Decentralized Identity for the Digital Business Ecosystem
by Jean-Marc Seigneur
Trustworthy decentralized identity mechanisms are promising to foster the Digital Business Ecosystem (DBE), an EU-funded FP6 IST Integrated Project. While progress has been made and driver SMEs are lobbying for more, such mechanisms still remain on the research agenda.
The Digital Business Ecosystem (DBE) funding consists of a €14 million three-year research project supported by the European Commission's 6th Framework Programme IST Thematic Priority. The project started in November 2003 and is planned to end in October 2006. Twenty partners from ten EU Member States are involved. Regional involvement ensures that the end objective is to benefit SMEs.
Thanks to the technical commons provided by the DBE, even micro-companies will soon have access to advanced information and communication technologies to grow their business. A minimal set-up example may be a simple broadband connection to the Internet combined with a running peer-to-peer version of the DBE SERVENT (SERVer/clieNT) to have access to the free common DBE services (such as business Web presence and networking). Thanks to the open-source DBE Studio, more customized services or revenue-generating owned services could just as easily be developed and served.
This example highlights a few visible aspects in favour of the sustainability of the DBE: the use of basic means to access the Internet; the provision of valuable open-source building blocks; and the unobtrusive sharing of unused computer resources of those who found value in running the basic building blocks. The research so far has focused on the scalability, availability and reusability of the technical commons. Advances have been made in peer-to-peer replication; firewall/NAT transparent transversal; service composition; business ontology modelling, learning and evolution; and self-organization of service proxy and super peers.
The interest from driver SMEs has been so significant that many of these driver companies have lobbied for a faster implementation of a more secure version of the technical commons. Indeed, without authentication of the interacting entities, the three main security properties confidentiality, integrity and availability can be trivially violated.
Unfortunately, the current state of the art in security for identity management is challenged by open large-scale decentralized environments, such as peer-to-peer on top of the Internet. The Identity Gang task force has recently been set up to discuss whether or not the new Microsoft Identity Meta-system proposal is a sound basis on which to build decentralized identity management. This proposal seems to scale down the scope of Microsoft's previous Passport effort with regard to identity management. It appears to indicate that federated identity management may never be globally adopted by SMEs due to their overheads.
In addition, in the spirit of a self-organized DBE, identity management in DBE should be an entity-centric identity management solution rather than a system-imposed identity management. Entity-centric identity management is inherently decentralized because any entity is free to choose how its identifiers and credentials are managed. The current proposal is to store IDBEs the identifiers and their associated credentials in CREdential Servers (CRES), similarly to the GRID MyProxy credential repository. In fact, the GRID initiative has similar security requirements to those of DBE, especially to coordinate resource sharing in dynamic, multi-institutional virtual organizations. The worldwide Grid community has put a lot of effort into security between decentralized virtual organizations. It therefore makes sense to reuse their work, which eventually consists of a comprehensive tool kit called the Grid Security Infrastructure (GSI). However, since securely using the GSI involves quite a steep learning curve, we envisage a simplified version of the GSI, with more convenient graphical user interfaces than the basic GSI command line tools. We are also working towards a more portable CRES than the MyProxy credential server.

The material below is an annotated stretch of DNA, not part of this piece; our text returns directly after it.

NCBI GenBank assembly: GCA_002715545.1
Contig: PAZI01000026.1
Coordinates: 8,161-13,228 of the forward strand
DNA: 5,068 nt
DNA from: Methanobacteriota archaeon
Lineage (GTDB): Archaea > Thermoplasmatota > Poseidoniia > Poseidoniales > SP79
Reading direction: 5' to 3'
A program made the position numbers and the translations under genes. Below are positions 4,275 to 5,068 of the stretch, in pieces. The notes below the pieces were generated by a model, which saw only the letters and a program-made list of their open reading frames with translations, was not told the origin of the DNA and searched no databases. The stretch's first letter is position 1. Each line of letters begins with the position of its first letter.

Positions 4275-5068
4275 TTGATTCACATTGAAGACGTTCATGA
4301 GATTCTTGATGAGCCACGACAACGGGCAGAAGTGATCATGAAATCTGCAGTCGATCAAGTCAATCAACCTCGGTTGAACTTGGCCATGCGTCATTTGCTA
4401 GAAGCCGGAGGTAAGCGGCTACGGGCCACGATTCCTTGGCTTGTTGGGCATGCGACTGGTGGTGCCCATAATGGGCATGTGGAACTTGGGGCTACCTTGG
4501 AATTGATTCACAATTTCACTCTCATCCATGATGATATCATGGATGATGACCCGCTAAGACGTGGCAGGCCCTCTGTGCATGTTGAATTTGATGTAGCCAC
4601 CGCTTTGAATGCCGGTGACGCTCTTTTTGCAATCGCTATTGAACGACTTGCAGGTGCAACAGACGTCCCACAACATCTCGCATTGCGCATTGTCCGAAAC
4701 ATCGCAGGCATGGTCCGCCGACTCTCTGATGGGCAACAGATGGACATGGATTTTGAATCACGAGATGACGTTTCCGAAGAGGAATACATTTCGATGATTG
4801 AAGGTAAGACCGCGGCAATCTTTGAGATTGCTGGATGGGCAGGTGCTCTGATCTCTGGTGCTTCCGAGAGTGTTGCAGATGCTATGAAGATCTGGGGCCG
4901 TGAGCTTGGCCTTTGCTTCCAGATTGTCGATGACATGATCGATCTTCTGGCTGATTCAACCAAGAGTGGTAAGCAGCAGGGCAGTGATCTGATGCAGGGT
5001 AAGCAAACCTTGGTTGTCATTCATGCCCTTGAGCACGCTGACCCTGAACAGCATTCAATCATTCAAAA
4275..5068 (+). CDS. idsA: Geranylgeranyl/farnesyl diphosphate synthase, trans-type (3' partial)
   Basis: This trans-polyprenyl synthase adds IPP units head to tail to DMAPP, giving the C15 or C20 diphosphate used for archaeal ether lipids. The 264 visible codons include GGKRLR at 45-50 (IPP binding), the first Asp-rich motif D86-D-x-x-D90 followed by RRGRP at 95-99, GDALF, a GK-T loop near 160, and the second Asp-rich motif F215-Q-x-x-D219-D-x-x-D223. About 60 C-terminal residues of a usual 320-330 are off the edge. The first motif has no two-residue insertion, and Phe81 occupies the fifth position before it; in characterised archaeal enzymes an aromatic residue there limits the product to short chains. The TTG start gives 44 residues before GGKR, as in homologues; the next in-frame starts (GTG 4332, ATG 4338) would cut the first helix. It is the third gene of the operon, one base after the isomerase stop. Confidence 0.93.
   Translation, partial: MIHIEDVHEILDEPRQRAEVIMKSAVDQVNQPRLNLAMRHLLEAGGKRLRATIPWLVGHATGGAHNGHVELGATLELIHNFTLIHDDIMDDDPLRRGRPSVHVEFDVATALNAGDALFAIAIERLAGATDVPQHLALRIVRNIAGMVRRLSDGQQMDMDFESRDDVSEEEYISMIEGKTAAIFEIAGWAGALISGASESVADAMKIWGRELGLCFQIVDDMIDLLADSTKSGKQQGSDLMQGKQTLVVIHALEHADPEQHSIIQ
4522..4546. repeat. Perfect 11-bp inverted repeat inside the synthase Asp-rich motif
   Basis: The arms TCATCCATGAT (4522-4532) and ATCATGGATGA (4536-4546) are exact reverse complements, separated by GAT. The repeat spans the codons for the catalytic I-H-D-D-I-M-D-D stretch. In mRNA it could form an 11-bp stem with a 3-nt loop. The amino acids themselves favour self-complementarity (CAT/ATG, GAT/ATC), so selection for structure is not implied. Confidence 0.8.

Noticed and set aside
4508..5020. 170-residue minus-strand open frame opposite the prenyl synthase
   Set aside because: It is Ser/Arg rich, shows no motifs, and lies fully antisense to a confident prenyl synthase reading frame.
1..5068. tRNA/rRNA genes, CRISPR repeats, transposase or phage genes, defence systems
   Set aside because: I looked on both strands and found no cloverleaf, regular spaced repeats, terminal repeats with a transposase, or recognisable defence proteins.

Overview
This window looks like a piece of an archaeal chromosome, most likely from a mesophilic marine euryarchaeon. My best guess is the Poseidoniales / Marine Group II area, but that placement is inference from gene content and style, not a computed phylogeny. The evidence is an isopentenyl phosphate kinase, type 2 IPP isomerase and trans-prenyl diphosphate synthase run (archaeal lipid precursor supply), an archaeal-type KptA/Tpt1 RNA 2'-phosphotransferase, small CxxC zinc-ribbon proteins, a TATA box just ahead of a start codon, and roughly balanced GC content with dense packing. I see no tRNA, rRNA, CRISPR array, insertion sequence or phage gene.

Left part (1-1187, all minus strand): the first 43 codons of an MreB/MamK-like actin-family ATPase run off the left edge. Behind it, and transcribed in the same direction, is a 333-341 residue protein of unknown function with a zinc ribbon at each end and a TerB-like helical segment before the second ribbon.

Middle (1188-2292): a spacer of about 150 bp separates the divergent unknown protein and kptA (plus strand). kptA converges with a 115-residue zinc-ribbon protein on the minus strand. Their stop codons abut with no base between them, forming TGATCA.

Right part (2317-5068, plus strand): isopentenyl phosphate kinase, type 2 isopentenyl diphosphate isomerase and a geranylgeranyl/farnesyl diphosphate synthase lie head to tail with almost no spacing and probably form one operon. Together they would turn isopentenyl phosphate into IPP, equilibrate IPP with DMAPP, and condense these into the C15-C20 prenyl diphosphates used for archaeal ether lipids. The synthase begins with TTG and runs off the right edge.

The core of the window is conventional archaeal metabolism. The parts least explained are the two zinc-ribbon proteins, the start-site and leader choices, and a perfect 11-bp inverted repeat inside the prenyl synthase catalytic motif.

The CRES may be either local or remote and would be used to retrieve X509 Proxy Certificates credentials when needed. The advantage of a remote CRES is that users can use IDBEs on different computers without undertaking the risky task of moving the long-term credentials between these computers. If the CRES is managed by a professional CRES DBE service provider, the long-term credentials become better protected thanks to the knowledgeable security staff of the provider. The choice of the trusted Certificate Authorities (CAs) is left to the SERVENT owners. By default, the trusted CAs may be limited to CAs run by known DBE regional catalysts. However, our approach is open to external providers such as the current main Internet CAs or specific peers running a DBE CRES service. Thus, we allow the DBE peers to use a spectrum of technical trust in IDBEs: from self-signed, to certified by a web of computational trust or free CAs, such as CAcert, to current professional CAs including insurance and fraud protection services.
DBE website: http://www.digital-ecosystem.org
The DBE team at Trinity College Dublin (thanks to DSG DBE for the general discussions and David O'Callaghan for his comments with regard to Grid security): http://www.dsg.cs.tcd.ie/?category_id=-55
GRID Security Infrastructure: http://www.globus.org/security/
Computational trust: http://www.trustcomp.org/
The Identity Gang: http://www.identitygang.org/
Example DBE driver SME lobbying for more security: http://yukatan.fi/display/yukatan/2005/07/12/DBE+updates
Jean-Marc Seigneur, Trinity College Dublin, Ireland
Tel: +353 1 608 1761